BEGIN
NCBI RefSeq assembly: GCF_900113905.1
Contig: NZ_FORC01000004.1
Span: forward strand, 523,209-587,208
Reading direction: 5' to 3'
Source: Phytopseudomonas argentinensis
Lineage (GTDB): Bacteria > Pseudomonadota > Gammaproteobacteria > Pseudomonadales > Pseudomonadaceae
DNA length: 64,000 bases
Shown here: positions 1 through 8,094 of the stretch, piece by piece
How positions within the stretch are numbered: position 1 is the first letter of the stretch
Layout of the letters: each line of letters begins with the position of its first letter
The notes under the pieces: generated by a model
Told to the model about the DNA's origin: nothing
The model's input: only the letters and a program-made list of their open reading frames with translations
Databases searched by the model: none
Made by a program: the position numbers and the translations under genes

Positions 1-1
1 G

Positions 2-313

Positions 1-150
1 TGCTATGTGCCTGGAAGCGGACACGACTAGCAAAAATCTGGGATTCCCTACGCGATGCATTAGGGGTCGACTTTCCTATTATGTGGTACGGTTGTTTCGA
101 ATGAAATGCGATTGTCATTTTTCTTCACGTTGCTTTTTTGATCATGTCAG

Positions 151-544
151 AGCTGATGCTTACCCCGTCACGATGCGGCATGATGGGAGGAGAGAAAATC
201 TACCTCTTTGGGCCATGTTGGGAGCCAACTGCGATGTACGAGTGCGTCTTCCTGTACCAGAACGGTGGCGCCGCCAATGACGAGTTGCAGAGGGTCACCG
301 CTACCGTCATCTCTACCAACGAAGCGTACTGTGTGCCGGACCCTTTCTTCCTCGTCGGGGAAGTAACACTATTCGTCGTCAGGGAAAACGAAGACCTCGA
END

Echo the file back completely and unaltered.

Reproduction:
NCBI RefSeq assembly: GCF_900113905.1
Contig: NZ_FORC01000004.1
Span: forward strand, 523,209-587,208
Reading direction: 5' to 3'
Source: Phytopseudomonas argentinensis
Lineage (GTDB): Bacteria > Pseudomonadota > Gammaproteobacteria > Pseudomonadales > Pseudomonadaceae
DNA length: 64,000 bases
Shown here: positions 1 through 8,094 of the stretch, piece by piece
How positions within the stretch are numbered: position 1 is the first letter of the stretch
Layout of the letters: each line of letters begins with the position of its first letter
The notes under the pieces: generated by a model
Told to the model about the DNA's origin: nothing
The model's input: only the letters and a program-made list of their open reading frames with translations
Databases searched by the model: none
Made by a program: the position numbers and the translations under genes

Positions 1-1
1 G

Positions 2-313

Positions 1-150
1 TGCTATGTGCCTGGAAGCGGACACGACTAGCAAAAATCTGGGATTCCCTACGCGATGCATTAGGGGTCGACTTTCCTATTATGTGGTACGGTTGTTTCGA
101 ATGAAATGCGATTGTCATTTTTCTTCACGTTGCTTTTTTGATCATGTCAG

Positions 151-544
151 AGCTGATGCTTACCCCGTCACGATGCGGCATGATGGGAGGAGAGAAAATC
201 TACCTCTTTGGGCCATGTTGGGAGCCAACTGCGATGTACGAGTGCGTCTTCCTGTACCAGAACGGTGGCGCCGCCAATGACGAGTTGCAGAGGGTCACCG
301 CTACCGTCATCTCTACCAACGAAGCGTACTGTGTGCCGGACCCTTTCTTCCTCGTCGGGGAAGTAACACTATTCGTCGTCAGGGAAAACGAAGACCTCGA